News & Insights

Hong Kong SFC licensing and compliance hints

New SFC online portal

Did you register to attend one of the SFC’s workshops on 26 or 30 November to learn about the new SFC online portal? The SFC is launching a revamped version of its online portal, WINGS 2.0, next year and invitations to these introductory workshops were sent out on 3 November.

The upgraded version of WINGS will have far more user-friendly features for different types of users, including a long-awaited e-signing function, more efficient and direct interactive tools, smarter e-forms and more flexible payment methods.

Registration for the workshops has now closed but don’t worry if you missed out because during the initial phase, which starts in December you will be able to activate your account and get acquainted with this new innovative tool.

Check your new hire’s visa status

Don’t forget to check a new hire’s Hong Kong visa status before applying for their SFC licence. This is especially important when transferring accreditation from a former employer because the SFC form in that case does not specifically require the applicant to confirm their visa status. There are different types of visa category which allow an individual to work in Hong Kong; some require the employer to make filings to the Immigration Department, while some do not, but any delay in processing a visa application will delay the approval of the licensing application.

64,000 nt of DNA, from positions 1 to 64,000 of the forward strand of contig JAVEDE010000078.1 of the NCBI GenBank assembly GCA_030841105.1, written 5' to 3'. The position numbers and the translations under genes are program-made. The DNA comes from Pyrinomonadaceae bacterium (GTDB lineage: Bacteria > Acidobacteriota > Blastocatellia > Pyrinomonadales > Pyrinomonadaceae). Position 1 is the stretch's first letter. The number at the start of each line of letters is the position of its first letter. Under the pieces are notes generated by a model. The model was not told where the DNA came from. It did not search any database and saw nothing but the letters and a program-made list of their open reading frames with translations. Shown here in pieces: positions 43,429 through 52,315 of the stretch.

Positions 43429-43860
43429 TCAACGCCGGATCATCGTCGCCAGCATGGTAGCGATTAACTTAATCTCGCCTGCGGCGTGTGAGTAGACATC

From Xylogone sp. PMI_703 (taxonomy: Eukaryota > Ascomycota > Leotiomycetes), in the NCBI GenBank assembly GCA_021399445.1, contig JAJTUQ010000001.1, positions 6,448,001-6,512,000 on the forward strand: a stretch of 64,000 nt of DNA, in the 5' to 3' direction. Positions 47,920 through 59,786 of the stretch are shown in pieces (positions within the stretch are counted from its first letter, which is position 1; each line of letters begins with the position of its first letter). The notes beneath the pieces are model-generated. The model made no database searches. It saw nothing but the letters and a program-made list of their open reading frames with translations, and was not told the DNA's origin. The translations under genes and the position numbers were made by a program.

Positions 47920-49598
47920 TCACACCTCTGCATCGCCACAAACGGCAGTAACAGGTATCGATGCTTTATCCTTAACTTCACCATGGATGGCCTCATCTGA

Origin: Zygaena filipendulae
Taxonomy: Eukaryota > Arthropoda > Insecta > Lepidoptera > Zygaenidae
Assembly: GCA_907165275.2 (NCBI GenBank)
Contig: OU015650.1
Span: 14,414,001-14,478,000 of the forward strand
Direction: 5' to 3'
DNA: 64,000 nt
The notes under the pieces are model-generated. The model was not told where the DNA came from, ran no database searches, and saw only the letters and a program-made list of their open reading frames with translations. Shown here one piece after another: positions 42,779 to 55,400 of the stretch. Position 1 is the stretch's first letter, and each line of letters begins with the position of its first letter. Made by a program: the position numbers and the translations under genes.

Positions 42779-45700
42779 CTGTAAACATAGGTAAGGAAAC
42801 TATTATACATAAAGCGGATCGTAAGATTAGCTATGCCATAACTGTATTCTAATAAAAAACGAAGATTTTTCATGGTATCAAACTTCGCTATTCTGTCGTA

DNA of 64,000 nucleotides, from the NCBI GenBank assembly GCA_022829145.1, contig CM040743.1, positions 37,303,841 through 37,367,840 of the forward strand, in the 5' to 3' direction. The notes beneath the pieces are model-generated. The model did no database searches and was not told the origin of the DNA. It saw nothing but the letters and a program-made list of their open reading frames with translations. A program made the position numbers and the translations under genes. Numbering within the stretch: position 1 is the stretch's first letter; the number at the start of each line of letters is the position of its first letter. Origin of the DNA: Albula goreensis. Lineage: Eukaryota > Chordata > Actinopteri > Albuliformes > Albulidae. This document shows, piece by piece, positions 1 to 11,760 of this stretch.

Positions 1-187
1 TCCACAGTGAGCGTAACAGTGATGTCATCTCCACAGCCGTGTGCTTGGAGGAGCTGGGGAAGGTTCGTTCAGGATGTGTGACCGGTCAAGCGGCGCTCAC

Not everyone can take licensing exams in Mainland China

To be able to take the HKSI licensing examinations in Mainland China, a person needs to (i) hold a valid PRC ID card, and (ii) already be registered with Securities Association of China or have already obtained a futures / fund industry professional qualification in Mainland China. This means that non-PRC citizens who reside in Mainland China and cannot return to Hong Kong due to Covid-19, cannot take the licensing exams in Mainland China instead. The SFC has not updated its FAQs on licensing related matters in light of the COVID-19 pandemic, so extensions need to be sought separately and are being assessed by the SFC on a case by case basis.

Be aware of scam emails claiming to be from the FCA

Readers need to be aware of a new scam involving emails which look like they are from the UK Financial Conduct Authority. Never click on links or open attachments in a suspicious looking email even if it seems to be from a regulator. Always verify the validity of any such emails by checking with the Compliance Officer and the relevant regulator if need be.

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